Protected: A coloured gold mounted enamelled photograph frame by Carl Fabergé,


enamelled translucent opalescent white over an engraved ground, mounted with four shaped corner pieces in gold frames enamelled royal blue over a sunburst guillochage, separated by chased yellow gold rosettes, fixed top and bottom with finely chased four coloured gold laurel and rose festoons, the upper festoon suspended from a basket of flowers of similarly coloured gold, the border strongly chased yellow gold laurels tied with red ribbons, centred by a miniature of Edith McCormick signed ‘RG (19)03’, beneath glass held in a beaded gold bezel, with ivory backing secured by gold screws, stood on two partly reeded feet and supported with a triangular silver strut.

In its original silk and velvet lined fitted hollywood case, the lid silk stamped ‘Fabergé, St. Petersburg, Moscow’ under the Imperial warrant, with original Fabergé label marked ‘C Fabergé,  no. 59800, 200 roubles’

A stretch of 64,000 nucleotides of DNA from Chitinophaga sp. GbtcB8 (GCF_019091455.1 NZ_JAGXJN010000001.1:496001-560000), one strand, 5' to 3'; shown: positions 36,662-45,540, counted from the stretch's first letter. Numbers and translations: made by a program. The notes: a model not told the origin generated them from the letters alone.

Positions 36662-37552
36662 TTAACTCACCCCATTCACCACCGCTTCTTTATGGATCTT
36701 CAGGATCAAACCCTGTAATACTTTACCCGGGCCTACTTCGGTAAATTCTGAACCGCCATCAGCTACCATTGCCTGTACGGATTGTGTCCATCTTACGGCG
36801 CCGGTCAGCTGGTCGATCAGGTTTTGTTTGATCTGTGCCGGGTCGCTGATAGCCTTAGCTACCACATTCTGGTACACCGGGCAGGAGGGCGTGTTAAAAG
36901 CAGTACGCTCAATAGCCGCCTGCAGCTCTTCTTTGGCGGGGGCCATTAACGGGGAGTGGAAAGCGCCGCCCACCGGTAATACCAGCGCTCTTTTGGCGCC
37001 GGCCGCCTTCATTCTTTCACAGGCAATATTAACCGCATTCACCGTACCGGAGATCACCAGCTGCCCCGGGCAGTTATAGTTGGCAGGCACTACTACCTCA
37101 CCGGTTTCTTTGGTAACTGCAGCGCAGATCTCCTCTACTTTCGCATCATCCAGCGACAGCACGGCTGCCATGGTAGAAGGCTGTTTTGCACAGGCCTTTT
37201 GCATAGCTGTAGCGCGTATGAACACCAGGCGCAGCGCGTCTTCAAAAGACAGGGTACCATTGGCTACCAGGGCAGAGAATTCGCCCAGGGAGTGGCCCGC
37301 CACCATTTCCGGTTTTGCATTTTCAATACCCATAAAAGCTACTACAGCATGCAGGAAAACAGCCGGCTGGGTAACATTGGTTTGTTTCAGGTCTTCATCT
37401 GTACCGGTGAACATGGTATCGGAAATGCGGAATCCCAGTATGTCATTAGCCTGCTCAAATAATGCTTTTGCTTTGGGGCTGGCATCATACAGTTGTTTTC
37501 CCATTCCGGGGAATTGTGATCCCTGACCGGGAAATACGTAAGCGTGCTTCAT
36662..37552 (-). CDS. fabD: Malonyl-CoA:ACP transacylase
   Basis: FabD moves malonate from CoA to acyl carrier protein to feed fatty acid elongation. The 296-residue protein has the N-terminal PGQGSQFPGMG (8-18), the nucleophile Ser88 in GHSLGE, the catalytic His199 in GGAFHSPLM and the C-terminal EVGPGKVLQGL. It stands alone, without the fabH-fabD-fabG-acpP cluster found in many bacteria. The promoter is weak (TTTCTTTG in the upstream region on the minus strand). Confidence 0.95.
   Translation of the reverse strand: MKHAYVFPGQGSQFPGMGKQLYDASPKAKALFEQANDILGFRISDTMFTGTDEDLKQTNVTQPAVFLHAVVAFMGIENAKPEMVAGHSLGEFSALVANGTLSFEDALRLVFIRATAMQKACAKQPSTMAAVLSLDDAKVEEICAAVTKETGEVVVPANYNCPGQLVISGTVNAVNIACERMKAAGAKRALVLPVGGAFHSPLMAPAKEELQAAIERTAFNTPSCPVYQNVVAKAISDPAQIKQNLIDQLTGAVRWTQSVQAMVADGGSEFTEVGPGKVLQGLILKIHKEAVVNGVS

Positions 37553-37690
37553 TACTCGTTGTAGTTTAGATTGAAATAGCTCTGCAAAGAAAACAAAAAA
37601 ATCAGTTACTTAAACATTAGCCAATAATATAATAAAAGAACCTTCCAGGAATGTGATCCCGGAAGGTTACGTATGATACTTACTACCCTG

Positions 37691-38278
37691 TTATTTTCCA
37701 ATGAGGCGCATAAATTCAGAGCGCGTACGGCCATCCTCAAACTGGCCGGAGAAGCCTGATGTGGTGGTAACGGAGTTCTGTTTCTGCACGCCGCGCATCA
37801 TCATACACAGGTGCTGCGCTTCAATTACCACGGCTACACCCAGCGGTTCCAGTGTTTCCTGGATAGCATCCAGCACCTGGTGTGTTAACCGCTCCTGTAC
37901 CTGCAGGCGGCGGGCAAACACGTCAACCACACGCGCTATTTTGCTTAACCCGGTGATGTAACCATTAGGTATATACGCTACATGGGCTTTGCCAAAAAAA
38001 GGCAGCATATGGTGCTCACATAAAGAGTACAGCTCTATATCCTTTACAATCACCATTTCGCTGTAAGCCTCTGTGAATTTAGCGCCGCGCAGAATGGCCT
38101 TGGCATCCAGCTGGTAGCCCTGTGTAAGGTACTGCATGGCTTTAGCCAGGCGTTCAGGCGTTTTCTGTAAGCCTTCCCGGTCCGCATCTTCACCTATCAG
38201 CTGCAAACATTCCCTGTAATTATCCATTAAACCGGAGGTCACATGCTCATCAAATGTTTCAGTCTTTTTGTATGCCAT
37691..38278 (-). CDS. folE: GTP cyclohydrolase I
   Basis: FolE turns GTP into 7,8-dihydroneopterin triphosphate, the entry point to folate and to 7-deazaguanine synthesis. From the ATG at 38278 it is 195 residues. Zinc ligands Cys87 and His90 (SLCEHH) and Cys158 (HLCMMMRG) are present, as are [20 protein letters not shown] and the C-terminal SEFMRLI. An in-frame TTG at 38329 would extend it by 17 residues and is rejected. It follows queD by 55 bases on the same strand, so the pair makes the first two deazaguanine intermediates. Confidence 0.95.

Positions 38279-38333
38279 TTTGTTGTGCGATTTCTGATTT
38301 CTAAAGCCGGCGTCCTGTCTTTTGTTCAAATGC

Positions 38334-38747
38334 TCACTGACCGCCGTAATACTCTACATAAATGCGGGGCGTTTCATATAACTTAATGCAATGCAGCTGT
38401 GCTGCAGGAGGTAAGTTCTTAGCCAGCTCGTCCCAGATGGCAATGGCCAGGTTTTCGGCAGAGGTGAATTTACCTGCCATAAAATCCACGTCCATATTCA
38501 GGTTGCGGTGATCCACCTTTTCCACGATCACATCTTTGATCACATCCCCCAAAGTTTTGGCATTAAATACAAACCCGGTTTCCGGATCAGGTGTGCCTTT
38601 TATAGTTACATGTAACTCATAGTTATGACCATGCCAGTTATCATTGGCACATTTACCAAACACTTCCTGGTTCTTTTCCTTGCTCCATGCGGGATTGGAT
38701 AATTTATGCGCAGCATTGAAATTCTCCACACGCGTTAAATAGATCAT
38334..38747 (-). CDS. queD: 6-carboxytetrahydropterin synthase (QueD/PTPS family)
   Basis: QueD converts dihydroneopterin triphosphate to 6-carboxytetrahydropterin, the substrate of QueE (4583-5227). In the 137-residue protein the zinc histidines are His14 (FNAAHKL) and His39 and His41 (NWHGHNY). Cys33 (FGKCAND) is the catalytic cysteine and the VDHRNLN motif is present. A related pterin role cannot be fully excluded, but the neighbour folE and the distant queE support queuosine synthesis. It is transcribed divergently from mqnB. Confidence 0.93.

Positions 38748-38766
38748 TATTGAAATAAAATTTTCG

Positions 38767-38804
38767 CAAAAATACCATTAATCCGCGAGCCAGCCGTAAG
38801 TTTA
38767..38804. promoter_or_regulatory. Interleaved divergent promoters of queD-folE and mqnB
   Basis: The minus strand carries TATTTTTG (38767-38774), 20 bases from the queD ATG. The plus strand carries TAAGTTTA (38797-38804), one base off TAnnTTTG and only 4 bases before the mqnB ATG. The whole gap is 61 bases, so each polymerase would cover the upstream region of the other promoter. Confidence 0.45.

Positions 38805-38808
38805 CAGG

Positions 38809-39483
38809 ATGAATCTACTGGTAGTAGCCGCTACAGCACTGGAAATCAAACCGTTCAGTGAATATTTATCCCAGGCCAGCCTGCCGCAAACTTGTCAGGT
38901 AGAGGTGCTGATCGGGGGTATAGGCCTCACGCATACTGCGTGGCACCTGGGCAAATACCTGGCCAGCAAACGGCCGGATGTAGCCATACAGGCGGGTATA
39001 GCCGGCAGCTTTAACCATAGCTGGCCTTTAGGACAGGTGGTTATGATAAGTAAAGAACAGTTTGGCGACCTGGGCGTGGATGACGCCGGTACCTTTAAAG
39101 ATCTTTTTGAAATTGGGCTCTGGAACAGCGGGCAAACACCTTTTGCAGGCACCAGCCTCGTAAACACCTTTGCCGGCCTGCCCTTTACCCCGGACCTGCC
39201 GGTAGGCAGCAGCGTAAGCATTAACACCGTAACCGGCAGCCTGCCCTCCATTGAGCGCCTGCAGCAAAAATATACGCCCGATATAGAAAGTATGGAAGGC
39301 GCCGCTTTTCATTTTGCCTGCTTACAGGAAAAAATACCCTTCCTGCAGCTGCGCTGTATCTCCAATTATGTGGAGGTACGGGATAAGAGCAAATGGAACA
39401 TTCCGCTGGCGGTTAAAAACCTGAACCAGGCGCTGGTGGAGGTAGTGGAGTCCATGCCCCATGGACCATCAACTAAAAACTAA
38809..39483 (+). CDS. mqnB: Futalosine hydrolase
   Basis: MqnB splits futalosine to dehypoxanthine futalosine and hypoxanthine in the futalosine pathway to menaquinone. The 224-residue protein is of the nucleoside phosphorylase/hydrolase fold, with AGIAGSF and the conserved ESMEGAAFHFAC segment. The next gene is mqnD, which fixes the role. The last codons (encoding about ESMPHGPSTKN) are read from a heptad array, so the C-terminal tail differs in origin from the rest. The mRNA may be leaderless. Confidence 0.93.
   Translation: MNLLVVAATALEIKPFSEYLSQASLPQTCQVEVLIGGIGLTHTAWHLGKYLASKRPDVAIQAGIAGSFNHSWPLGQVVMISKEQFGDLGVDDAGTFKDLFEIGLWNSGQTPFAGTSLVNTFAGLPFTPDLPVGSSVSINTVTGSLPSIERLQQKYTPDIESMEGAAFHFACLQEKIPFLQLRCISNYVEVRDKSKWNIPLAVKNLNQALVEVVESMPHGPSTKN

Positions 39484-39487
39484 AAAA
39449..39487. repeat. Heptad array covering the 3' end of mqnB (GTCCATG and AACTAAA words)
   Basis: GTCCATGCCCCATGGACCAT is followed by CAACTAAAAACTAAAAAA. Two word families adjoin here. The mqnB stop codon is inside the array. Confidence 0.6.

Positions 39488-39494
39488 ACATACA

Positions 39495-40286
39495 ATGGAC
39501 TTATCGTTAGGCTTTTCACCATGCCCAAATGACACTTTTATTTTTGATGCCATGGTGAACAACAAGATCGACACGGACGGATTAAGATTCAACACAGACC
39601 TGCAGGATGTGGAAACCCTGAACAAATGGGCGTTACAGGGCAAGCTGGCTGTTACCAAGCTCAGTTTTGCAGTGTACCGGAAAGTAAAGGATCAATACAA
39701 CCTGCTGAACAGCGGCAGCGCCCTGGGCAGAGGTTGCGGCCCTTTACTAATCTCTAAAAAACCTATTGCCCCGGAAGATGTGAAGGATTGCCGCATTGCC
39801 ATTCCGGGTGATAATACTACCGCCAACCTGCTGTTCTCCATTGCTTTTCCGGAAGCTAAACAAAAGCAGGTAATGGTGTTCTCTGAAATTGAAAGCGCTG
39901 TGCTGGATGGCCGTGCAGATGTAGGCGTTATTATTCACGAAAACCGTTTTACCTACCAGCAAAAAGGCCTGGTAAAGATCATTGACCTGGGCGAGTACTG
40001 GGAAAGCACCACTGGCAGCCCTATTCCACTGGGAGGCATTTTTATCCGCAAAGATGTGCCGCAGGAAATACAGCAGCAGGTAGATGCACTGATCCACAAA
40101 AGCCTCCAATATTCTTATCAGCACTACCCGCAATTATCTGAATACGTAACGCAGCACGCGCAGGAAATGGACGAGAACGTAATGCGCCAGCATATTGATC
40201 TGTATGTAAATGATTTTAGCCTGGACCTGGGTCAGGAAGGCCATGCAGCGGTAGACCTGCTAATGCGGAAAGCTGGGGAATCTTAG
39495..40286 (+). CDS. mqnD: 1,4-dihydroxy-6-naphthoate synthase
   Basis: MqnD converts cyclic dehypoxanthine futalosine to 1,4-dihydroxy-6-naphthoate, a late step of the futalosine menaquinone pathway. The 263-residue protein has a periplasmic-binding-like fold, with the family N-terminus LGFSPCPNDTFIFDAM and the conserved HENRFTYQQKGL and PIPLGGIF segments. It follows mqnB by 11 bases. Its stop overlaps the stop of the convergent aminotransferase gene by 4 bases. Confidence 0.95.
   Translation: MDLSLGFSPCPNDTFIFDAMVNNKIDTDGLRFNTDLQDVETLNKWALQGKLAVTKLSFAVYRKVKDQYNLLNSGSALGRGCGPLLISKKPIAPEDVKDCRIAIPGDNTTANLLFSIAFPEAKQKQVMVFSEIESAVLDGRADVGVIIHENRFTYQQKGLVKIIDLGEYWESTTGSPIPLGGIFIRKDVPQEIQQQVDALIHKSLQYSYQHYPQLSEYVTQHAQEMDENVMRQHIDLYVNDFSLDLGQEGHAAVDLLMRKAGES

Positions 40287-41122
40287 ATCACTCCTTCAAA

Chief Workmaster: Michael Evamplevitch Perchin, St. Petersburg, pre 1896, inventory number: 5880.

11.2 cm high.



A Princely Liechtenstein collection.

The Kazan Collection



Objets de Vertu par Fabergé, Michel Y. Ghosn, (Paris, 1996), number 43.



Fabergé-Cartier, at the Kunsthalle der Hypo-Kulturstiftung,Munich, 2004, number 47.

The Last Flowering of Court Art, Wartski, London, 2010, number 8.

Edith McCormick was the third daughter of John D. Rockerfeller Sr and first wife of Harold Fowler McCormick; Chairman of the International Harvester Company of Chicago. She was described ‘as a thin dark woman with haunted eyes’ and later moved to Zurich to become a disciple of Carl Jung. Mr McCormick was one of the many American customers of Fabergé in London. In 1913 he purchased four pieces from Fabergé’s shop at 173 New Bond Street. For a discussion of the frame see Fabergé in America, Geza von Habsburg, (London, 1996), page 29.